At best, however, many people, perhaps the majority of people, do not participate in their souls at all but are instead completely ignorant of them. Know thyself! However, we can, through a philosophical life, and theurgic practice, change this. Through this kind of practice we can begin to know our souls, and this is how we can move from ignorance of our own true natures to begin to participate in our own souls.
The beginning of this is to know our souls at the level of "in participation." At this moment the soul begins to manifest itself through
us. There are degrees to us, dependent upon how much we have assimilated
ourselves to what we really our, i.e. our soul. At this moment, however, our
knowledge of our soul comes through its activity as we experience it in the world. It is a kind of second-hand knowledge, requiring discursive reasoning to understand, which is to say we there is no gnosis of the soul in this moment.
The second moment is that of the participated soul. Here we begin to experience our souls not as they are in and of themselves but as they may be known by ontologically posterior entities. This moment is not an experience of the soul qua the soul. Instead it is as though we have come to know the soul as we may come to know other people. We have a relationship with the soul, and knowledge of the soul, that is more than experiencing its activity in the world. But just as any knowledge we have of another person is always limited and distorted, so too is our knowledge of our souls at this moment. We have an image of the soul, but not the soul itself.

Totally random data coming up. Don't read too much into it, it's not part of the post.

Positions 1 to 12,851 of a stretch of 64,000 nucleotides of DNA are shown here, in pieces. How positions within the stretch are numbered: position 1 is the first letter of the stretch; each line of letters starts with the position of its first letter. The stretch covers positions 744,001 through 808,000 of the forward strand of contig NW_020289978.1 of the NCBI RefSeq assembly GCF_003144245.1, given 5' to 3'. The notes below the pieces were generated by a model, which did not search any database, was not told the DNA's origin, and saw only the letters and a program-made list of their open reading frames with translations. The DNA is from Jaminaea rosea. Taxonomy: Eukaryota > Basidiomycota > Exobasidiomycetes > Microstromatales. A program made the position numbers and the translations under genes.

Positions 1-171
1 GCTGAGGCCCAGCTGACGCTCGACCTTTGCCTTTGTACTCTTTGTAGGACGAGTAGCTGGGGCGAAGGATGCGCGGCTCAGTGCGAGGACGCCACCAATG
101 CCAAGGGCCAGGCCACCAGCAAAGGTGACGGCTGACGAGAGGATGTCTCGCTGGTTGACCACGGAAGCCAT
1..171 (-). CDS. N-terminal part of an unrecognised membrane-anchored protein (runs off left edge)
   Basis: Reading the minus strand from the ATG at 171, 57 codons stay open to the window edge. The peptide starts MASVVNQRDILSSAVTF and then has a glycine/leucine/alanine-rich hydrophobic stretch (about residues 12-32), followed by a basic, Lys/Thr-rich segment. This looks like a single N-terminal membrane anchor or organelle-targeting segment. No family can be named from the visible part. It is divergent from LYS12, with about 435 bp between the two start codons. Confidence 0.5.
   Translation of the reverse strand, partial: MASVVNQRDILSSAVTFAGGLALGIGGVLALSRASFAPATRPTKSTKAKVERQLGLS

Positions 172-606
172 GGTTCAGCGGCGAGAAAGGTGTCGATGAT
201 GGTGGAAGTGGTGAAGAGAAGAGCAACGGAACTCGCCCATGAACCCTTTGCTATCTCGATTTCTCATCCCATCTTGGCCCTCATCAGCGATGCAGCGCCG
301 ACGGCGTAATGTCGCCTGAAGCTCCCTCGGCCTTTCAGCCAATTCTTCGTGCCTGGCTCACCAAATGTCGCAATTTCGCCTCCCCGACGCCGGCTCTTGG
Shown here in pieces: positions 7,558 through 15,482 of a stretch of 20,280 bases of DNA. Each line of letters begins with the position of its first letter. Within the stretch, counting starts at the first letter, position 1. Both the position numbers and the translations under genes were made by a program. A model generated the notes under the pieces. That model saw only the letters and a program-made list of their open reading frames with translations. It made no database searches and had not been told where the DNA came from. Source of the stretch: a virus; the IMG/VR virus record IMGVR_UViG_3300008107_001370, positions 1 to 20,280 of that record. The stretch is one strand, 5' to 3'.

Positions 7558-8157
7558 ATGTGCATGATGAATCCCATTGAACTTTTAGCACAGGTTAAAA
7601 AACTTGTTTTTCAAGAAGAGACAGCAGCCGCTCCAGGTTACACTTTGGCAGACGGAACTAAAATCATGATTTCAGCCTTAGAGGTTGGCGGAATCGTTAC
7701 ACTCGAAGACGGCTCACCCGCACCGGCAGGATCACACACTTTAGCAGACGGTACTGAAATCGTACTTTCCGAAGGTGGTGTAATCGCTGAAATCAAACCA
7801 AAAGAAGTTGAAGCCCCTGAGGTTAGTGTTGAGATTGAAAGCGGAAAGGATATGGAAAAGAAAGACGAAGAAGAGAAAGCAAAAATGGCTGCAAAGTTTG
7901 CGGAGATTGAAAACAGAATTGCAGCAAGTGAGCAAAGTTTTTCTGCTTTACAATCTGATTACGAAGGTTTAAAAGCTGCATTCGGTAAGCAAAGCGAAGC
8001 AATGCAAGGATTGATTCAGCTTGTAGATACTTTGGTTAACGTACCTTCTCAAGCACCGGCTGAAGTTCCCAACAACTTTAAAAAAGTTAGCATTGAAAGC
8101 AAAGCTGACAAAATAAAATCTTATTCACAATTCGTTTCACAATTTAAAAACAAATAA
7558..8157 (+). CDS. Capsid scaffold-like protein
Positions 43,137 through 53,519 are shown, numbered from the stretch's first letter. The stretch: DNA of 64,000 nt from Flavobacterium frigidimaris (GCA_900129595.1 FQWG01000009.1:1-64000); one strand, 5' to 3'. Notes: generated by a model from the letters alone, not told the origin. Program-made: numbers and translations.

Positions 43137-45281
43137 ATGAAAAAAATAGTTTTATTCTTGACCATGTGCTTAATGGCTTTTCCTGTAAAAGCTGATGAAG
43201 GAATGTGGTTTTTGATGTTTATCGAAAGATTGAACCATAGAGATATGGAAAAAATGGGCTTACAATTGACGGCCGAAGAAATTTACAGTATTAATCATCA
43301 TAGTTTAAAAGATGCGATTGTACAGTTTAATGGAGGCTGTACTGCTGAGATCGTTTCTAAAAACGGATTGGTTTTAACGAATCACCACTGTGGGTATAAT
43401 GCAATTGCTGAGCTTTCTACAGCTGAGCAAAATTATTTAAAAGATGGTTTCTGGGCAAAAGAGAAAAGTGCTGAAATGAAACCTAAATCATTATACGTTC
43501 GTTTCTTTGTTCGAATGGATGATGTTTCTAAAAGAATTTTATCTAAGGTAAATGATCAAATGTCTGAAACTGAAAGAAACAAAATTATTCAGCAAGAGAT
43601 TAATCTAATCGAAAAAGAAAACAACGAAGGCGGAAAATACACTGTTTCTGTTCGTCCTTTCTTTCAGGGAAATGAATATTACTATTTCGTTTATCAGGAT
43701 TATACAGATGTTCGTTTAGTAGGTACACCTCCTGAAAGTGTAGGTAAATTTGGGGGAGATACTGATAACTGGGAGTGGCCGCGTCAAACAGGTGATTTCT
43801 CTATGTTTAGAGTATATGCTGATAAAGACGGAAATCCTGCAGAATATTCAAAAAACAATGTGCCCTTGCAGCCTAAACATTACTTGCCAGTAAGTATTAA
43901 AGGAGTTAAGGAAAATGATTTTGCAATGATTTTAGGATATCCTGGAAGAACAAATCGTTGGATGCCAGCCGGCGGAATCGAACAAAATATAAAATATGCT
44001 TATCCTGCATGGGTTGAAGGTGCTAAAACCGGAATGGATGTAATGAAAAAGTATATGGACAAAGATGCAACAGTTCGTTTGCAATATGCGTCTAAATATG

The final moment is that of the unparticipated soul. At this moment we have assimilated ourselves to our true natures to such an extent that real gnosis of the soul occurs. Gnosis is not discursive reasoning; one does not need to think and put together information. Gnosis is the intuitive knowledge of the subject. The theurgic sage at the unparticipated moment of their soul is their soul. At this point the language of division, of speaking of the sage and the soul, is for our convenience. The sage has no need of it for the sage is the fullness of their soul and from this perspective the other moments collapse upon themselves and are gone. The second and third moment are for ontologically prior entities, beings that must participate in a superior being for what it lacks. The theurgic sage, as rare as they are, lacks nothing of their own soul.
1] The corollary of Transcendent Time found in the psychic realm, which orders mundane time in the realm of generation, is quite interesting, and worth exploring, but will not be an important part of this post.
2] Maybe. It is possible that the soul forgets itself to a certain extent with each incarnation. However, due to the purity of the soul, and guidance from its daimon, the soul of a theurgic sage may easily remember itself during each incarnation.